Abstract: Letters written by Texas State Representatives and Senators regarding the development of low income housing in the state had the effect of moving development to lower income, higher poverty areas of the state.
As we’ve recently discussed here at Texas Housers, Governor Perry vetoed the 2011 Sunset bill for the Texas Department of Housing and Community Affairs (TDHCA), a bill which contained reforms of the Low Income Housing Tax Credit (LIHTC) program.
The LIHTC program provides tax credits for the production of affordable housing. In Texas, these credits are awarded through a competitive process called the Qualified Allocation Plan (QAP).
Under the current statute and rules, applicants to the LIHTC program receive points in the competitive process for letters of support from the state representative and state senator representing the area of the proposed development. Applicants lose points for letters of opposition from those elected officials. The originally filed Sunset bill removed the storing of the “elected official” letters. In the house hearing on this bill, Rep. Callegari asked that legislative letters be kept in the statute, and in the final bill as passed by the legislature, senate bills were removed and house letters were retained. After Gov. Perry vetoed the bill, the legislature passed a two year “stop-gap” sunset bill that maintained the status-quo for LIHTC application scoring.
We recently requested, through a public information request, the letters of opposition from state officials received by TDHCA regarding applicants to the 2011 LIHTC round. Elected State Officials wrote 14 letters regarding 9 applications in the 2011 credit round. Those letters are summarized below and embedded in entirety at the end of this post.
|Zion Valley||Spring||Rep. Riddle|
|Zion Valley||Spring||Sen Patrick|
|Spring Trace||Spring||Rep. Riddle|
|Auburn Lake Manor||Spring||Rep. Riddle|
|The Landings at Westheimer Lakes||Houston||Rep. Zerwas|
|The Landings at Westheimer Lakes||Houston||Sen. Hegar|
|New Hope Housing at Navigation||Houston||Sen. Gallegos|
|New Hope Housing at Navigation||Houston||Rep. Farrar|
|HomeTowne at Westheimer Lakes||Houston||Rep. Zerwas|
|HomeTowne at Westheimer Lakes||Houston||Sen. Hegar|
|Sansbury Senior||Greatwood||Sen. Hegar|
|HomeTowne on Morton||Houston||Rep. Zerwas|
|HomeTowne on Morton||Houston||Sen. Heggar|
|Villas at Mill Creek||Humble||Rep. Riddle|
Interestingly enough, in 2011, every state elected official letter received regarding a proposed development was about a development in the greater Houston Region (TDHCA Region VI). Rep. Riddle and Sen. Hegar both wrote four letters of opposition, with Rep. Zerwas writing three and Rep. Gallegos, Rep. Farrar, and Sen. Patrick each submitting just one.
Most of the letters gave no policy justification for the written opposition to the development other than constituent opposition. Four letters from Rep. Riddle were identical, and cited traffic issues, “strain placed on emergency personal” [SIC], and “protecting the property values that usually decline as a result of these types of projects.” The letters from Rep. Farrar and Sen. Gallegos focused on the existing concentration of LIHTC properties in the proposed neighborhood of the development, with Sen. Gallegos stating “Time and time again, my district is treated as a dumping ground for SROs, homeless shelters, and halfway houses.”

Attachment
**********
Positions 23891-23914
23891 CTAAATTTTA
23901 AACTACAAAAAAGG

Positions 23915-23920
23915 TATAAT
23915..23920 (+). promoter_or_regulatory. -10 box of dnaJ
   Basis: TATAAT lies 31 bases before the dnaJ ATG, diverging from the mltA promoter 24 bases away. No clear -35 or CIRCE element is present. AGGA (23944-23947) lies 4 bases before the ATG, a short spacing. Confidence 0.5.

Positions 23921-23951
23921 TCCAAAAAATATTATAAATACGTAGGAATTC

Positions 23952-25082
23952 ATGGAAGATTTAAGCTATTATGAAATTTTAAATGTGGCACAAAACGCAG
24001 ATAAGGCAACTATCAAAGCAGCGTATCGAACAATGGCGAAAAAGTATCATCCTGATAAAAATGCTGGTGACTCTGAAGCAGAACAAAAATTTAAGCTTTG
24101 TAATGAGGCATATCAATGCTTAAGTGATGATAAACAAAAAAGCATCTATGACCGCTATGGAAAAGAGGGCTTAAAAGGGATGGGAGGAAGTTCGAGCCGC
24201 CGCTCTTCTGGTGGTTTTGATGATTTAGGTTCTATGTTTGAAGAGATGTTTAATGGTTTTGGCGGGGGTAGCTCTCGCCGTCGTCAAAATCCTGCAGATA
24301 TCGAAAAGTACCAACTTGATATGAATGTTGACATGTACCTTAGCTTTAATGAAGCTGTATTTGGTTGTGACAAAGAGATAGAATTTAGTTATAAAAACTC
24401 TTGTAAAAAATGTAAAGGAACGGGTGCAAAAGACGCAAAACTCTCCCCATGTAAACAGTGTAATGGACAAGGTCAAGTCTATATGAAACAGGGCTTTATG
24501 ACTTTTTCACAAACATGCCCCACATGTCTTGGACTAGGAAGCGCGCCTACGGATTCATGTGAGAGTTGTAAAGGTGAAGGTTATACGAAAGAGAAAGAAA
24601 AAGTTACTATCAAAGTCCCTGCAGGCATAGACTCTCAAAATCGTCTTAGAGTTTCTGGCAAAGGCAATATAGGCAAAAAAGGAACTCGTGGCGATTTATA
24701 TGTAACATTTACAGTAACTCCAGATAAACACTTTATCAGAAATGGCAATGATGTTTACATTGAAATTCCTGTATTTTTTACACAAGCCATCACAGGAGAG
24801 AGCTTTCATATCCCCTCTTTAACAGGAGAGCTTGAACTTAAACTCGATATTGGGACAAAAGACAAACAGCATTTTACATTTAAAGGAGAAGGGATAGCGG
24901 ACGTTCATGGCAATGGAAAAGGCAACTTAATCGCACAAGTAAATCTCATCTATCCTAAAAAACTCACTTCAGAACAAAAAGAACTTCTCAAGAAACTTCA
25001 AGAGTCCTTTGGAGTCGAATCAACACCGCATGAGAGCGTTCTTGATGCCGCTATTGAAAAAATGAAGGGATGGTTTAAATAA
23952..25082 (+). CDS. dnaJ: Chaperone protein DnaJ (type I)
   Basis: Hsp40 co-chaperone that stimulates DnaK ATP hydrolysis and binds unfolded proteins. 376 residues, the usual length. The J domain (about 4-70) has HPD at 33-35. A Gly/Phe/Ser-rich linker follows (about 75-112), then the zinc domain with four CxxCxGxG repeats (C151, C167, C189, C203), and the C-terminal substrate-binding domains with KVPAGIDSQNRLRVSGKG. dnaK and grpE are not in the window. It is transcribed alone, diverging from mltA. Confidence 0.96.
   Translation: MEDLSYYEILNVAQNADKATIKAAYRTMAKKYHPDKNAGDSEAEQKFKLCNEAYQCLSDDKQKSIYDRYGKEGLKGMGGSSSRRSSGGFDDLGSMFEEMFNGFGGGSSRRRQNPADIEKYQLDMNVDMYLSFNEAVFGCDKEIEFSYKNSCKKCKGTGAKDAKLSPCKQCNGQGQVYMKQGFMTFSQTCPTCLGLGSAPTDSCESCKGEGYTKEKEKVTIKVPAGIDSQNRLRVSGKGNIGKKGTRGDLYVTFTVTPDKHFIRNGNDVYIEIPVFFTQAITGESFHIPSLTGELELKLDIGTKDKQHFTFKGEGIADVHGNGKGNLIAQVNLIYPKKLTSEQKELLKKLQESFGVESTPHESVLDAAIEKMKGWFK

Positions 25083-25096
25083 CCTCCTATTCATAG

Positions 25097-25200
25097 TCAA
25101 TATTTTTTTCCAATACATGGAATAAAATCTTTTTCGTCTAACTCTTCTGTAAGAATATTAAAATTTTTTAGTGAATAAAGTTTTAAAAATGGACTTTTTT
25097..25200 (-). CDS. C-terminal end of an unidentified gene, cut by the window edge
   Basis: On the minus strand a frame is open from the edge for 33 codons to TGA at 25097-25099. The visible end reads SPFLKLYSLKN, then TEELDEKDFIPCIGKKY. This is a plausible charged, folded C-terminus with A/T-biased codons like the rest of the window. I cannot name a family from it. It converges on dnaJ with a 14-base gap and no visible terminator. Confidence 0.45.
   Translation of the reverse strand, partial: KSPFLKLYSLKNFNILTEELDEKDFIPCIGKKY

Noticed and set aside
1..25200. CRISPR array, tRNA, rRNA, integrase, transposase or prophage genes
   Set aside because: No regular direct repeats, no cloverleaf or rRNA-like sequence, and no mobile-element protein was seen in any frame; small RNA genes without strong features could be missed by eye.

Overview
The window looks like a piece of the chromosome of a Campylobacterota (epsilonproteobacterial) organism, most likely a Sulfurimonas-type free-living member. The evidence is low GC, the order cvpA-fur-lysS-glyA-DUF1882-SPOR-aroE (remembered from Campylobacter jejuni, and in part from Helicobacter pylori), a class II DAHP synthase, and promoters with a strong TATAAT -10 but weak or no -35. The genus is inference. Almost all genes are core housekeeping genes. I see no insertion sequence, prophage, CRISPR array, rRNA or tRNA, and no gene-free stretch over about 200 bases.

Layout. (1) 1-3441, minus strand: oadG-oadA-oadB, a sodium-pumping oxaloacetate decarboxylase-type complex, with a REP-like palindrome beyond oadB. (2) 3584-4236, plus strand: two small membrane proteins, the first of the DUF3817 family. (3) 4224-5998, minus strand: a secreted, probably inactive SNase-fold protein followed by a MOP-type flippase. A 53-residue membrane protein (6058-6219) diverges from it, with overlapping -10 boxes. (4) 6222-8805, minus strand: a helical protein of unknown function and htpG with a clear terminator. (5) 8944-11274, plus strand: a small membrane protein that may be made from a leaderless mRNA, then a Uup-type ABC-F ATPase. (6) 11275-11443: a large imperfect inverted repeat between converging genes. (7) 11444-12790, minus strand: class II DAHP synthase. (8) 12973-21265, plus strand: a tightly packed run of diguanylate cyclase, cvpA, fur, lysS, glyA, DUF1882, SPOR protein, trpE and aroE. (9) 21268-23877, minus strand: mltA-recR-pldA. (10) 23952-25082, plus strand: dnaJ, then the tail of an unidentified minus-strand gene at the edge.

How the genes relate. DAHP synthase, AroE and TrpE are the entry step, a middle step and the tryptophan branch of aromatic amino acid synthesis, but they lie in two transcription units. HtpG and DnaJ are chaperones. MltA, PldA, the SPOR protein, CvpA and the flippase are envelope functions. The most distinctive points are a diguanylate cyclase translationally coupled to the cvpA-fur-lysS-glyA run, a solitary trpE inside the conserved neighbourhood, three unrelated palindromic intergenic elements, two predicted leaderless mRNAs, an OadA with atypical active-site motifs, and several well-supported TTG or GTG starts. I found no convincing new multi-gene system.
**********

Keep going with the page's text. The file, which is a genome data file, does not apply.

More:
What we did
We looked at the impact of these letters on the characteristics of the affordable housing built in the state. There is a 28 point spread between applications that get a support letter (+14) and applications that don’t (-14). This spread is big enough to be an effective veto regarding almost any application. In the Houston region in 2010, 16 points separated the highest scoring development and the high scoring development not awarded funds. Only 4 points separated the lowest-scoring development awarded funds and the highest-scoring development not awarded funds..
To estimate the impact of the letters on the opportunities provided the residents LIHTC properties, we compare the characteristics of the opposed-developments with the characteristics of the next application in TDHCA’s pre-application log. This log is ranked by score and then, for tied applications, alphabetically by application name. The next application in the pre-application log competitively benefits from the point reduction in the opposed development because the point reduction either removes the application scored above it, or removes an application tied with it at that stage in the process.
What we found:
Twelve of the fourteen opposition letters had the effect of encouraging Texas to build affordable housing in lower- income areas of the state. The proposed developments receiving opposition letters were in neighborhoods with a $15,000 higher average family income than the neighborhoods of the next development on the pre-application list. The two letters citing over-concentration by Sen. Gallegos and Rep. Farrar were the only letters with the result of encouraging construction in higher-income areas of the state.
The average area poverty rate for proposed developments receiving opposition was 2% higher than the area poverty rate for the next development on the pre-application list.
The letters written by Texas State Representatives and Senators in 2011 regarding the development of Low Income Housing Tax Credit Housing in the state had the effect of moving development to lower income, higher poverty areas of the state.